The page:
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Online Encyclopedia
Originally appearing in Volume V14, Page 609 of the 1911 Encyclopedia Britannica.
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INSANITY ASSOCIATED WITH EPILEPSY.—The term " epileptic insanity," which has for many years been in common use, is epileptic now regarded as a misnomer. There is in short no !sanity. such disease as epileptic insanity. A brain, however, which is so unstable as to exhibit the sudden discharges of nervous energy which are known as epileptic seizures, is prone to be attacked by insanity also, but there is no form of mental disease exclusively associated with epilepsy. Many epileptics suffer from the disease for a lifetime and never exhibit symptoms of insanity. The majority of patients, however, who suffer from epilepsy are liable to exhibit certain mental symptoms which are regarded as characteristic of the disease. Some suffer from recurrent attacks of depression, ill-humour and irritability, which may readily pass into violence under provocation. Others are emotionally fervid in religious observances, though sadly deficient in the practice of the religious life. A third class are liable to attacks of semi-consciousness which may either follow upon or take the place of a seizure, and during these attacks actions are performed automatically and without consciousness on the part of the patient. When epileptics do become insane the insanity is generally one of the forms of mania. Either the patient suffers from sudden furious attacks of excitement in which consciousness is entirely abolished, or the mania is of the type of the elevated stage of folie circulaire (manic-depressive insanity) and alternates with periods of deep depression. In the elevated period the patient shows exaggerated self-esteem, with passionate outbursts of anger, and periods of religious emotionalism. While in the stage of depression the patient is often actively suicidal. Epileptic patients who suffer from recurrent attacks of delirious mania are liable to certain nervous symptoms which indicate that not only are the motor centres in the brain damaged, but that the motor tracts in the spinal cord are also affected. The gait becomes awkward and laboured, the feet being lifted high off the ground and the legs thrown forward with a jerk. The tendon reflexes are at the same time exaggerated. These symptoms indicate descending degeneration of the motor tracts of the cord. If the mental attacks partake of the character of elevation or depression the mental functions suffer more than the motor. These patients, in course of time, become delusional, enfeebled and childish, and in some cases the enfeeblement ends in complete dementia of a very degraded type. Where insanity is superadded to epilepsy the prognosis is unfavourable.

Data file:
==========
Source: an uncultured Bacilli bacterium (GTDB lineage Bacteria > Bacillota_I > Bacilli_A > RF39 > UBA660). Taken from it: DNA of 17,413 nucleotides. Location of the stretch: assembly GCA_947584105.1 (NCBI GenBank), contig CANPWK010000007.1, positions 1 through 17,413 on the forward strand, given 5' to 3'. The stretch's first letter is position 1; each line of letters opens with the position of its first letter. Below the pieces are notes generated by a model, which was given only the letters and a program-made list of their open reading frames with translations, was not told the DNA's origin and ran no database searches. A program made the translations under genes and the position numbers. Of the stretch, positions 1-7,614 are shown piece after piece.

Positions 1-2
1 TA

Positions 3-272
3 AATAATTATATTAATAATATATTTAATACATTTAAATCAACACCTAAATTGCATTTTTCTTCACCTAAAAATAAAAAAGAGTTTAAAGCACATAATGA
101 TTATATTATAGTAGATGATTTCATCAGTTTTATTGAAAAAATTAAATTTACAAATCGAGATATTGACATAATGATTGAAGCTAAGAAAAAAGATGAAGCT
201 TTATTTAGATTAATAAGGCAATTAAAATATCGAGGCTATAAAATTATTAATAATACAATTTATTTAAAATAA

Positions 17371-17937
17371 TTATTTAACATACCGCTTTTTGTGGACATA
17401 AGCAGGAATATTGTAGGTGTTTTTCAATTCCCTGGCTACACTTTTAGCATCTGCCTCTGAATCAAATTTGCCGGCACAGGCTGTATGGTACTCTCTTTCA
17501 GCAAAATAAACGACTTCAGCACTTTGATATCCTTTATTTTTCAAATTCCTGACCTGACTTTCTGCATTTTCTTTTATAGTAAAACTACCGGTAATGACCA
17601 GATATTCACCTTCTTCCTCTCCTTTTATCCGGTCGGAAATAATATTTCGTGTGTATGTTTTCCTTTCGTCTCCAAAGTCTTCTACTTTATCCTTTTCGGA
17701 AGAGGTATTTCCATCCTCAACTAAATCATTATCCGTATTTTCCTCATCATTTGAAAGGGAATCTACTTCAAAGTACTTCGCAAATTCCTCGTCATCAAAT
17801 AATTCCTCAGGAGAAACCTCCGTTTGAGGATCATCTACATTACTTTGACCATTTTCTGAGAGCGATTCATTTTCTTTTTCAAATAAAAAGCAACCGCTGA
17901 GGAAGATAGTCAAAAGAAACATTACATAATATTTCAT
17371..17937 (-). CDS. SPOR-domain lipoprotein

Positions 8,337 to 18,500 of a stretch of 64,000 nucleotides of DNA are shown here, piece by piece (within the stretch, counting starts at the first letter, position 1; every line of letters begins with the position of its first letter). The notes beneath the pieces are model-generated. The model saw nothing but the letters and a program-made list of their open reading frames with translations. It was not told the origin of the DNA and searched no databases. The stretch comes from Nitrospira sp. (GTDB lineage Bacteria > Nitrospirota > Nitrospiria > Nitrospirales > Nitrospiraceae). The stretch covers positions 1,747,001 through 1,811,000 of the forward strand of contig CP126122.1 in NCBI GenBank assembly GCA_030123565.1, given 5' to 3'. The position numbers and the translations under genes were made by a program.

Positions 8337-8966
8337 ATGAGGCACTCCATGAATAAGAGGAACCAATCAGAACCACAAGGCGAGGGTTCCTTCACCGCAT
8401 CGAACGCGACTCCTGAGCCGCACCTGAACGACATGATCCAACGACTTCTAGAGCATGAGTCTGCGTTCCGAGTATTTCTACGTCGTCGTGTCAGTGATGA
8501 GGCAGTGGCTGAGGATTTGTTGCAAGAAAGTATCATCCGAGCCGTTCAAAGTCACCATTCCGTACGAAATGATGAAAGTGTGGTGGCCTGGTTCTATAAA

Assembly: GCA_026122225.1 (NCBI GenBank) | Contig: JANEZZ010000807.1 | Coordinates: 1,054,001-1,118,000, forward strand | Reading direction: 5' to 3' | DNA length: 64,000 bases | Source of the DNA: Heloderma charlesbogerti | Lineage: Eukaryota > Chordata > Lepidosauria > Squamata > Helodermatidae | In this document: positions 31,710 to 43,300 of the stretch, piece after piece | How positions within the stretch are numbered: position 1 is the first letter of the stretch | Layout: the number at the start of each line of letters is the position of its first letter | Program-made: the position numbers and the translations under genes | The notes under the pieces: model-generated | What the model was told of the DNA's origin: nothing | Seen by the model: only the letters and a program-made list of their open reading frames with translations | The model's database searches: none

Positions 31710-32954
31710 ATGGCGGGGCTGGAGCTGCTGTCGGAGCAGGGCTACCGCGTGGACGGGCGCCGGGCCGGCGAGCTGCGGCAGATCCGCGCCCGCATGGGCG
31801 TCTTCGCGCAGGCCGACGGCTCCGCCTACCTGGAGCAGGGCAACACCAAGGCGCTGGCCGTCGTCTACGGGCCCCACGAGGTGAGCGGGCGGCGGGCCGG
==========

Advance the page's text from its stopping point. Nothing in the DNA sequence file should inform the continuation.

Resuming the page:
INSANITY (from Lat. in, not, and sanus, sound)

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